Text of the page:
In speaking to Scotland’s rural economy and connectivity committee (RECC) for its report into the current state of the country’s salmon farms, Marine Harvest and feed giant BioMar Group said they feel land-based recirculating aquaculture systems, or RAS, are not viable alternatives to ocean-based net pens in the country.
“Marine Harvest Scotland and BioMar identified that the move to RAS systems
may be premature, with further testing and financial viability required,” the report reads.
In its submission to the RECC, Marine Harvest said a land-based tank system is often quoted as a possible replacement for farming fish in the sea, “but our extensive
research, and the experience of companies who have carried out trials, has shown that much more work needs to be done before it could be considered a viable alternative”.
BioMar went a little further, stating that financially, it is not realistic to suggest that the future of Scotland’s aquaculture sector is onshore. “No system to date has economically proven itself producing harvest-sized fish, where the whole life cycle has been in a recirculation system.”
The Scottish government itself is thinking along the same lines, as illustrated by a letter from the cabinet secretary for the rural economy — Fergus Ewing — to the RECC.
He said “recirculation and closed containment is a fairly new concept to Scotland, at
least in comparison to how the majority of the industry operates”.
New technologies and innovations may advance processes further and influence future development, but their mainstream commercial application currently remains unviable, he added.
He also claimed that some argue the fish produced in an onshore facility “may not offer the same level of consumer appeal and flavor taste of those farmed salmon that have spent time in the sea”.
As one of its recommendations for the salmon sector moving forward, the committee said it endorsed the environment, climate change and land reform (ECCLR) committee’s recommendation for “urgent research” on the subject of closed containment farms, and the consideration of ways to incentivize the industry to explore further use of the technology.
The ECCLR committee wants to see — as a matter of urgency — independent research
commissioned, “including a full cost-benefit analysis of [RAS], and a comparative analysis with the sector as it currently operates in Scotland, alongside further development and implementation of alternative technical solutions, supported by the use of incentives”.
The RECC added that it is aware that RAS is not the only closed containment option, and encouraged wider research on alternative technologies.
“The development of closed containment facilities could have a significant positive impact on the farmed salmon industry and has the potential to address many of the environmental challenges it faces,” it concluded.
However, the development of this technology has its own challenges in terms of large-scale rollout, it acknowledged. “These include its physical footprint whether on land or at sea; energy costs; carbon output; stock welfare issues; and the potentially negative impact on perceptions of provenance and quality.”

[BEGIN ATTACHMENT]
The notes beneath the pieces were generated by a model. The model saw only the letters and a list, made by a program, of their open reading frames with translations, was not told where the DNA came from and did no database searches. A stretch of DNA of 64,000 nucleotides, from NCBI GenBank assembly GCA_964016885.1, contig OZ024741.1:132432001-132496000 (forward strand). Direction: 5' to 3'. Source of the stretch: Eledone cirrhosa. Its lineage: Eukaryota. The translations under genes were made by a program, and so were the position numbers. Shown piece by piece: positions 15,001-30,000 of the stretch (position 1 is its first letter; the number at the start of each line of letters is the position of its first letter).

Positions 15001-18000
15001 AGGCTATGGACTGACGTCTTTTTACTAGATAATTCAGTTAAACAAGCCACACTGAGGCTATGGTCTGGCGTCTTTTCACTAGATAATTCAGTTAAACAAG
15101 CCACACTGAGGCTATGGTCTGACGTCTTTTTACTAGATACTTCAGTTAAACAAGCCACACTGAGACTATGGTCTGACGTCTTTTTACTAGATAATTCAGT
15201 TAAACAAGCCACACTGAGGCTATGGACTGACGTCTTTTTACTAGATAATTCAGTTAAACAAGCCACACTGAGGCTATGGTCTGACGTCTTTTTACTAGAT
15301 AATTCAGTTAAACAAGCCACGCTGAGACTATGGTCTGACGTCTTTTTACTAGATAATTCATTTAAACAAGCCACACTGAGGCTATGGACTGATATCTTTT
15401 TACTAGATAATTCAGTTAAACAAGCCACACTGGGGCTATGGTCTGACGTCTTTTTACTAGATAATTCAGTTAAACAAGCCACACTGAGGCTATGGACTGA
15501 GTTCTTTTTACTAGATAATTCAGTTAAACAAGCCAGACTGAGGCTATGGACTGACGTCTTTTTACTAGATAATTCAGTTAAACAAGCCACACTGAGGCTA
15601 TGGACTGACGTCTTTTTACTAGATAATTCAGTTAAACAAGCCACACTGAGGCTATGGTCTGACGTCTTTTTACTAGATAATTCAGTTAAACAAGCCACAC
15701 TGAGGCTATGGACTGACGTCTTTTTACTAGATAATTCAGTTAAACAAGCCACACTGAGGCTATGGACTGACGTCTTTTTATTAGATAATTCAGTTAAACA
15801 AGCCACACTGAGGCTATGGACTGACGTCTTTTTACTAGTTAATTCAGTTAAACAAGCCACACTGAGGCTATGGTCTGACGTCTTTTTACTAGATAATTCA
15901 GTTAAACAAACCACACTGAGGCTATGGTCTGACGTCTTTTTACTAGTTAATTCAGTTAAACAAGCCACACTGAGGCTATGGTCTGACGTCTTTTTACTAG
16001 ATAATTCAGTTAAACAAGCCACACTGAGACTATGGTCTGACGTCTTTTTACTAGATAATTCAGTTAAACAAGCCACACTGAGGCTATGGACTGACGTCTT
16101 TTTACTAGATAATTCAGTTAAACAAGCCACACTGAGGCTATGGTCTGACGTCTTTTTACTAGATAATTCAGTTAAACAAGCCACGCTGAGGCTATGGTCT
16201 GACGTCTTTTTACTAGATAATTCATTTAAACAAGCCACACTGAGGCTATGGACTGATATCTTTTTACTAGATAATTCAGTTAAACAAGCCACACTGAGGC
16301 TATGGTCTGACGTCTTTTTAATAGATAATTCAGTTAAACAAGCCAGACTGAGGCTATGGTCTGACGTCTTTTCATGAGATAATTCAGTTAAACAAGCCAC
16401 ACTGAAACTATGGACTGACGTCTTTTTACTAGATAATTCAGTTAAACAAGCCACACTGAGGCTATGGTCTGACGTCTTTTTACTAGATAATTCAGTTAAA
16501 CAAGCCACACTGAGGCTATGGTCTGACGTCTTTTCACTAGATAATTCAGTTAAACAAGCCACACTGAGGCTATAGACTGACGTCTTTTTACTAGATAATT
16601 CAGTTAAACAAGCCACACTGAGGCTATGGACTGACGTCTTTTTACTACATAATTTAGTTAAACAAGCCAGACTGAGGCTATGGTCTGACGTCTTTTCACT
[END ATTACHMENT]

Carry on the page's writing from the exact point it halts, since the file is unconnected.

Richard Luxmoore of Scottish Environment Link — the self-styled “voice of Scotland’s environment community” — told the RECC one of the main arguments against technologies such as closed containment is that they are more expensive to operate at a profit. As such, a financial incentive would be useful, he said.
He noted that other farming industries, such as cattle, have to pay to dispose of their waste, whereas the salmon industry externalizes these costs by dispersing waste in the
sea. “[RAS] is more expensive but, in effect, it brings in some of the costs to the economic envelope of the farm and gets them properly dealt with. The sooner we can move in that direction, the better.”
Environmentalists argue for move onshore
Like Luxmoore, other submissions from environmental groups argued RAS should be seriously considered to protect Scottish waters.
Guy Linley Adams, on behalf of Salmon and Trout Conservation Scotland, said as many incentives as possible to encourage closed containment should be brought in. “An option that the Scottish government has before it is sea-bed leases. Now that the Crown Estate is devolved here, there is no reason why a Crown Estate lease for a novel site should not be available for a peppercorn rent.”
Andrew Bradford, who manages the Kincardine Estate (including its salmon fishing river) near the Aberdeenshire coast, claimed cost is not a defense for a system “that so evidently is harmful through pollution, infestation etcetera”. Energy issues could be addressed by using renewable energy, he suggested.
A number of submissions, in particular, those with wild salmon interests, strongly support a move to closed containment systems, the RECC wrote. For example, Alan MacDonald of Doonside Fishing expressed the view that “closed containment is the only solution to the problems caused by the currently unsustainable salmon farming”.
Others noted the systems may be helpful in tackling the challenges of sea lice, climate
change, and be a more effective solution to protect salmon from seal predation at sea.
Others also noted to the RECC that the energy requirement for onshore facilities was likely to be high. The Scottish Environment Protection Agency said investigating potential carbon footprints will be one aspect of any future decisions.